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Nonlinear Behavior of Metallic Material Under Constant Acceleration Loading

[+] Author Affiliations
Monir Takla, Reza N. Jazar

RMIT University, Melbourne, VIC, Australia

Paper No. IMECE2010-37612, pp. 287-291; 5 pages
  • ASME 2010 International Mechanical Engineering Congress and Exposition
  • Volume 8: Dynamic Systems and Control, Parts A and B
  • Vancouver, British Columbia, Canada, November 12–18, 2010
  • Conference Sponsors: ASME
  • ISBN: 978-0-7918-4445-8
  • Copyright © 2010 by ASME


There is frequent confusion in literature and in published data of material properties between the strain rate effect and the inertia effect on the behavior of metallic materials. While the measured changes of material behavior due to dynamic loading are frequently referred to as strain rate effects, little emphasis has been given to separating the effects of material inertia. In this work, inertia effects have been investigated during elastic deformations using transient dynamic finite element simulations. The work presents a case study in which a metallic bar is dynamically loaded by constant acceleration in simple tension. The material is assumed to be simple linear elastic. The material behavior is assumed to be time independent, strain rate effect was not considered in the simulations. Controlled axial displacement loading is applied at constant acceleration. When loading the material in the elastic range at high accelerations, the deformation becomes more concentrated towards the point of load application and a larger load is required to achieve a pre-defined displacement at this point, thus resulting in an apparent elasticity modulus higher than that measured at quasi-static conditions. Moreover, the material apparent response becomes non-linear. Keeping in mind that time independent properties have been adopted in the simulation and no strain rate effects have been considered, the resulting changes can be referred to pure inertia effects. In experimental testing, these changes would have been referred to strain-rate effects.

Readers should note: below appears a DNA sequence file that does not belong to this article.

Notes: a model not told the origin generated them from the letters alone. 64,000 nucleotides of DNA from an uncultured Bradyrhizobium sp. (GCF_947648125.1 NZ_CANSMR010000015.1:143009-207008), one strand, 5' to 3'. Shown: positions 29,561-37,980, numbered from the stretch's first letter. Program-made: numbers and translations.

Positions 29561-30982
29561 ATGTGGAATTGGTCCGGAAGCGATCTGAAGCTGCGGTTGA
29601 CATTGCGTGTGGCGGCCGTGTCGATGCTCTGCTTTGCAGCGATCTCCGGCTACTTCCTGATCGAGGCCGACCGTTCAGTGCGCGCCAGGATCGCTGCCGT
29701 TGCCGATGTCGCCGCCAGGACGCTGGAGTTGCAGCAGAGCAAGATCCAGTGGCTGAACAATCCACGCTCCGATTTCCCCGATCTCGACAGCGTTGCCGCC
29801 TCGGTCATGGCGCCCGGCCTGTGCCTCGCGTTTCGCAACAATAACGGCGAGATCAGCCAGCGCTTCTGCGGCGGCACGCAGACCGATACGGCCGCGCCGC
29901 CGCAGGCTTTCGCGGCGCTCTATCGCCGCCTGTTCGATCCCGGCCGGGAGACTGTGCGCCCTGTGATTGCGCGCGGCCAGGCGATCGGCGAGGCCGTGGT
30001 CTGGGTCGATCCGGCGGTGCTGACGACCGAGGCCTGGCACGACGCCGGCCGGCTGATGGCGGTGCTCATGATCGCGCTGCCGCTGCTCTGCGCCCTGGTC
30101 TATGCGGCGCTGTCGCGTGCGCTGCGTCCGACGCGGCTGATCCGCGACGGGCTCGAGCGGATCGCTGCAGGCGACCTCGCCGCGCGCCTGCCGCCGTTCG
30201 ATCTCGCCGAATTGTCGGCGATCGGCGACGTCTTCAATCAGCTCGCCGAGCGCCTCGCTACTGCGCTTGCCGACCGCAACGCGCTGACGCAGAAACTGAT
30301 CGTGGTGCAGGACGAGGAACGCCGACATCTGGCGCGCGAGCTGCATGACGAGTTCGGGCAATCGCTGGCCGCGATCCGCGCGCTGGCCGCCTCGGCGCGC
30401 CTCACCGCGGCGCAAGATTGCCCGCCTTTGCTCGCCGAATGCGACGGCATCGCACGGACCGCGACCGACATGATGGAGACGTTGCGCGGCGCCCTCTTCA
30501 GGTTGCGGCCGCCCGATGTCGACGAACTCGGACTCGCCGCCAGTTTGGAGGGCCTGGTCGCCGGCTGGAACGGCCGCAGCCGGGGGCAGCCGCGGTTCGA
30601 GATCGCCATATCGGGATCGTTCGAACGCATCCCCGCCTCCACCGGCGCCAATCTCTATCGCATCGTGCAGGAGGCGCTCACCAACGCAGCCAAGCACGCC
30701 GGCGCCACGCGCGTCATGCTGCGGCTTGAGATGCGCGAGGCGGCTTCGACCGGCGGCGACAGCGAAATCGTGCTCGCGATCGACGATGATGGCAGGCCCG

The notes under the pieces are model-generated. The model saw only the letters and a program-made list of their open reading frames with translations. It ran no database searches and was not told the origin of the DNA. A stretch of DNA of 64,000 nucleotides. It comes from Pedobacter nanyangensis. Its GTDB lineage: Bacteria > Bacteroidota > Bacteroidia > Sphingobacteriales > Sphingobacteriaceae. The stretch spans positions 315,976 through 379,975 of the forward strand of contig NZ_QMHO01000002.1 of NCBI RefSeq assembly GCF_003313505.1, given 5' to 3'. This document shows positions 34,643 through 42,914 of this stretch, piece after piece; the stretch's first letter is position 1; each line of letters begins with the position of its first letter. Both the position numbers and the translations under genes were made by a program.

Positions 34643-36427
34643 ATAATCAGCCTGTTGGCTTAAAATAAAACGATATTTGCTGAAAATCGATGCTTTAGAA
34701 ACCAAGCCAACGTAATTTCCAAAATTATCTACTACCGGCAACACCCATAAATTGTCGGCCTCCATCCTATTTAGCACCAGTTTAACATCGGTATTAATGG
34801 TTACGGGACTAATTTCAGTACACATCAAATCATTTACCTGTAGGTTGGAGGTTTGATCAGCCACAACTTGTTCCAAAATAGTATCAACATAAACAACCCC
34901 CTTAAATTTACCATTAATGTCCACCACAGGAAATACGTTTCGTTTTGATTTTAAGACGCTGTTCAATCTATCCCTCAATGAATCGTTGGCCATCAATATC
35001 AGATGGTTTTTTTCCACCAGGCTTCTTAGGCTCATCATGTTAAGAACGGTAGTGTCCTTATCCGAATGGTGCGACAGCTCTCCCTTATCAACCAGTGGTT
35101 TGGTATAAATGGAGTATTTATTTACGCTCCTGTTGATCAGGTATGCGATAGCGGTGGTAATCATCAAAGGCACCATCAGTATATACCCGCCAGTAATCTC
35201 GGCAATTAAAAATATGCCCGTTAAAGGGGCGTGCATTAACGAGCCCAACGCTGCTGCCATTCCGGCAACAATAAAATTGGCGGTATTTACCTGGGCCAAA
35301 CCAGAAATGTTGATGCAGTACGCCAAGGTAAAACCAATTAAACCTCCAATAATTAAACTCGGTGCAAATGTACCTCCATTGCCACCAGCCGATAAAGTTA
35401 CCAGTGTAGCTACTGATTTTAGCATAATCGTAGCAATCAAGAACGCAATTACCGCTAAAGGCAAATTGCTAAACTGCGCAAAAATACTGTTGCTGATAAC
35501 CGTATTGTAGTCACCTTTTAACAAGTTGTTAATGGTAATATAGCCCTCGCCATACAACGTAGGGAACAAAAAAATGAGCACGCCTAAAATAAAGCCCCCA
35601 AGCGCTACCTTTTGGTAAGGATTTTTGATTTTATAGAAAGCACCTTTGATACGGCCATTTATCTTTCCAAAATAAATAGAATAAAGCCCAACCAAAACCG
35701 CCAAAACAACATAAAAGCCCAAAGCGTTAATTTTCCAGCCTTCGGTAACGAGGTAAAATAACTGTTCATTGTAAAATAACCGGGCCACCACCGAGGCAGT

Copyright © 2010 by ASME



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